Effective Strategies to Warm Up Cold Leads
Every smart business owner is aware of the importance of finding and maintaining leads. Leads are always the best way to convert potentially interested people into actual customers. It’s understandable that during the course of running your business, sometimes, following up with leads gets pushed to the back burner. Now that you’re ready to begin marketing your products again, instead of going back to the beginning and looking for a fresh list of leads to work, you could try to warm up the old ones you have on your list. Focus on the possibility that some of the people and companies that you were in contact with in the past, are still looking for the kind of products and services you provide. Here’s what you need to do.
Prepare Your Campaign in Advance
You can work leads by sending them emails, calling them over the phone or using social media channels to interest them in creative content that intrigues and informs. Prepare the strategies you’ll be using like for instance, targeting members of LinkedIn, Facebook, Twitter, Pinterest and subscribers on YouTube. Next, put together the appropriate content you’ll need by using the services of expert designers — agencies or freelancers. You’re going to need articles, blog posts, infographics, and video clips, to name a few. When you think you have adequate material for 3 to 4 months of emailing and posting, begin contacting the leads.
Contact Only Interested Leads
Check through the list you have and work with your email service provider to pick out the contacts that have responded in some way to your emails in the past. It is also preferable to be careful when working with purchased leads. Or, you could end up breaking the rules laid down by the provider. When you send out new emails, you’ll have to begin by reminding them of what your company is all about, and the products and services you provide. Typically, people are likely to forget about you within 4 months if you haven’t contacted them in this period. Fresh emails should help them recognize your brand and build some measure of trust.
What Should Your Email Say
Refer back to your conversations with the leads in the past and use the information to design your email. Avoid sales pitches and instead, add some interesting and relevant information. You could also ask them if they’re interested in receiving emails from you regularly, moving forward. A great email has three sections:
- Have a catchy subject that instantly interests and attracts your readers. Aim at creating a personal connection with them.
- The body of your email should be concise and offer some solution to common issues that most people face. It is advisable that you use rich text in place of HTML. This will indicate that the email is being sent by an expert on the subject and not a marketing team. Add links to content published in other blog posts and articles on well-known informative sites. Remember that the emails should not be about the company or the products you have.
- Add a call to action and direct the readers to the content so they can find solutions to any situations they’re facing or concerns them in some way. You could also ask them to hit the “Contact Us” button for any other detailed information they need.
Work with your customer relationship management team to understand the reactions of the mail recipients, whether they have responded by visiting your site or by looking for more information. In other words, assess the interaction and engagement figures. The data they provide you with will help you design future communication tactics.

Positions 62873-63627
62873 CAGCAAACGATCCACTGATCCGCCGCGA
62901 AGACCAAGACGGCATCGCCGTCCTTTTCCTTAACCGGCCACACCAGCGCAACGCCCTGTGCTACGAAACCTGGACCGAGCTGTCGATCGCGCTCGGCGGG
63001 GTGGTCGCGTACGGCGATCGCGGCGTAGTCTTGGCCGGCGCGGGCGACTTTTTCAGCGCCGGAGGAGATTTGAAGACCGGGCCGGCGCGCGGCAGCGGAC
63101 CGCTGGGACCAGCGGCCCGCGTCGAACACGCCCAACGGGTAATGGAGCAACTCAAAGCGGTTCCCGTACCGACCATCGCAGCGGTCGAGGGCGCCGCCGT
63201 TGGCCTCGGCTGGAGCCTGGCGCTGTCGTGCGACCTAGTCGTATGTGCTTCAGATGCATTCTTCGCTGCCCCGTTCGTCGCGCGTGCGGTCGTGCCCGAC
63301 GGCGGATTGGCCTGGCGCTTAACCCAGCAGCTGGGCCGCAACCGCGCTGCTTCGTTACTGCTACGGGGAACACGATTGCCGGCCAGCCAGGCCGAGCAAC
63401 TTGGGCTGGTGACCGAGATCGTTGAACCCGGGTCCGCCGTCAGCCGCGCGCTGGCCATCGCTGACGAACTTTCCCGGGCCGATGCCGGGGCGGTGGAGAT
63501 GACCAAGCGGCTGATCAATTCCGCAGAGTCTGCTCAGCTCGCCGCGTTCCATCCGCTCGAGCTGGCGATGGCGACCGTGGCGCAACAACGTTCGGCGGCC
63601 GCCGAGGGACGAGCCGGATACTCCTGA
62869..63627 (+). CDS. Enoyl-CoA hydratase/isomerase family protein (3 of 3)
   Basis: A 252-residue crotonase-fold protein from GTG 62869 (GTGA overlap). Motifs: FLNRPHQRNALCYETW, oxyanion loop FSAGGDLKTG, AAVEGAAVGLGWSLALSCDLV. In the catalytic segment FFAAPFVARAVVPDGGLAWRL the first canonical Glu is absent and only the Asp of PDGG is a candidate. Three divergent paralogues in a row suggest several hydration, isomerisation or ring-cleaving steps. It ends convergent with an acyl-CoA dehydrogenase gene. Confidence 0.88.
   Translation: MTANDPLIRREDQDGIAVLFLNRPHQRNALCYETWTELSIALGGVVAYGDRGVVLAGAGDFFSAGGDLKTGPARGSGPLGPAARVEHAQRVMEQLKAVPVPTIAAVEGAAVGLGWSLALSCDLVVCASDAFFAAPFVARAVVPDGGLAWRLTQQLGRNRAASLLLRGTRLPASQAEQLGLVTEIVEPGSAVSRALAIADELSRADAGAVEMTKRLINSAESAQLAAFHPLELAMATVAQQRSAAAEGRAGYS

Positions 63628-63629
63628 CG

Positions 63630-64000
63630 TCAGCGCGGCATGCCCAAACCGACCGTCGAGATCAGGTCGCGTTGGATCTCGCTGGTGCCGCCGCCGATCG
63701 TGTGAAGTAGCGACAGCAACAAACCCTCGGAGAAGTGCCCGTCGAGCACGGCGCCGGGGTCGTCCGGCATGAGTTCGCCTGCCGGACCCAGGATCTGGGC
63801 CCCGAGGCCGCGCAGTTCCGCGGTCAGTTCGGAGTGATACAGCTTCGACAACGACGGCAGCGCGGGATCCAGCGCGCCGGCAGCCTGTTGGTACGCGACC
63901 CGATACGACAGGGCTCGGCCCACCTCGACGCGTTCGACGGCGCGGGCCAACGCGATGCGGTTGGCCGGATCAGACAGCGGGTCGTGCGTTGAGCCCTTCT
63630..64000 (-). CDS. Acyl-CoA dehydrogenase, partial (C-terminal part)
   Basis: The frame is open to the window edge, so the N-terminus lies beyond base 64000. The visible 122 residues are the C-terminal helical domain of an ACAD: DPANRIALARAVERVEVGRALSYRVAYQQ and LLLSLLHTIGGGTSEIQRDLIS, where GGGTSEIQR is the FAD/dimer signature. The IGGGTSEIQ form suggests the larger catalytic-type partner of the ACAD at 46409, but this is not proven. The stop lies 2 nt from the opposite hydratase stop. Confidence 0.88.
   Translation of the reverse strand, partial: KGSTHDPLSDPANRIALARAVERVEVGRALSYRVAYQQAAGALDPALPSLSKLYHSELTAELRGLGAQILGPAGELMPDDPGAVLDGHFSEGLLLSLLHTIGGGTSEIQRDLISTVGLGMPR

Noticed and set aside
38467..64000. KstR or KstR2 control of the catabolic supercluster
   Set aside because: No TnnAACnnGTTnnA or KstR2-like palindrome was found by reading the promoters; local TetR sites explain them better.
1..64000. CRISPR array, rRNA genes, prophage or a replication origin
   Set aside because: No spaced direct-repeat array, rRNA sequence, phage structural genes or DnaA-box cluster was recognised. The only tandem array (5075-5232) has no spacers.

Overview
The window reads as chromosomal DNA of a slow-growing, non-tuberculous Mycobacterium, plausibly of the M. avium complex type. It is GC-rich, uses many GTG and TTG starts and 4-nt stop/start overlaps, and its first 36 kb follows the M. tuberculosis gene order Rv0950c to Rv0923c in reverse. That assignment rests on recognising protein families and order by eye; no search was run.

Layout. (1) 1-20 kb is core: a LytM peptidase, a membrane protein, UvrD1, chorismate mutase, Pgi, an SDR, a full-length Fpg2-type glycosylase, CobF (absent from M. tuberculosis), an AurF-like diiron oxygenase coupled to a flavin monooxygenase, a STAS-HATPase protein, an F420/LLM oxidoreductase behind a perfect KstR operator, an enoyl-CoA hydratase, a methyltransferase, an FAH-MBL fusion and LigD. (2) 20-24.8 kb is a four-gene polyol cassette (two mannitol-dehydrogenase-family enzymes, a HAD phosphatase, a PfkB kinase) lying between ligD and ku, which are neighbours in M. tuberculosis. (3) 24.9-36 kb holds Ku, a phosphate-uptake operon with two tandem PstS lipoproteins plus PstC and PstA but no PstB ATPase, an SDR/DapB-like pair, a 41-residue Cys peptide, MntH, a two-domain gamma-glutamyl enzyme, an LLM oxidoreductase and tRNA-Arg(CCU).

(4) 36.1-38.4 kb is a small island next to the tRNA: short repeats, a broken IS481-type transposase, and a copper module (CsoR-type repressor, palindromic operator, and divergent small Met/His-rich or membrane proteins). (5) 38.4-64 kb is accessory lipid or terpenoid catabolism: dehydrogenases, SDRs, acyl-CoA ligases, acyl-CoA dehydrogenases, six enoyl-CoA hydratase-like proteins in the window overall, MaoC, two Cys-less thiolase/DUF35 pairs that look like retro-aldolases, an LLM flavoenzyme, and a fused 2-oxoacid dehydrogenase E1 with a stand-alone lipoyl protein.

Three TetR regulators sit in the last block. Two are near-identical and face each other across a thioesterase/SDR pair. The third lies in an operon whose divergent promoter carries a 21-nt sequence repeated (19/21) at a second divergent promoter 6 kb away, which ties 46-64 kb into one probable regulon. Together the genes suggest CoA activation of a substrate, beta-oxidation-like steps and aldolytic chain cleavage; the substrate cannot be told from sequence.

Prepare for Unsubscribes
Since you’re contacting leads after a while, chances are you’ll have to deal with many of them opting to Unsubscribe from your list. Take this as a positive reaction, because you’ll know for sure that these people are not interested in your products, and you can eliminate them from your list. You’ll now be down to fewer prospective customers that you can pursue actively. Keep in mind that it is not necessary that every person you contact should need your products and services.
Your Next Step
Continue to send out emails every week or so, and ensure that the time frame between two emails does not extend beyond 45 days. You might be concerned when you don’t receive the responses you expect right away, but you need to be persistent. Try using different kinds of layouts and formats. Keep an eye on the evaluation data to assess what works better. Play around with diverse information and send out questionnaires and surveys. This approach will help you engage your readers and their responses will help you understand what they’re expecting to see.
Use the interaction data to identify the interested leads. And then, get your sales personnel to contact them over the phone. Here are some factors to keep in mind.
- All calls must be made during working hours from 10:00 in the morning to 3:00 in the evening.
- Remember to speak to the person using his/her first and last name. The tone of the conversation must be upbeat and cheerful. Begin conversations with a reference to the weather or any other neutral current event that interests most people.
- Calls must not last more than 10 to 12 seconds. The sales rep must introduce the company and explain that the call is a follow-up to the emails sent. Ask questions to engage and interest the person. Like for instance, ask if the person found the information in the emails useful and if he/she would like to comment on it.
- If people respond by saying that they don’t need your products, thank them for their time and let them know that you’ll be in touch later.
Aside from the regular emails, you can also send short messages via social media channels by way of reminders. All these strategies should help you reconnect with prospective customers and build up your client base. Again.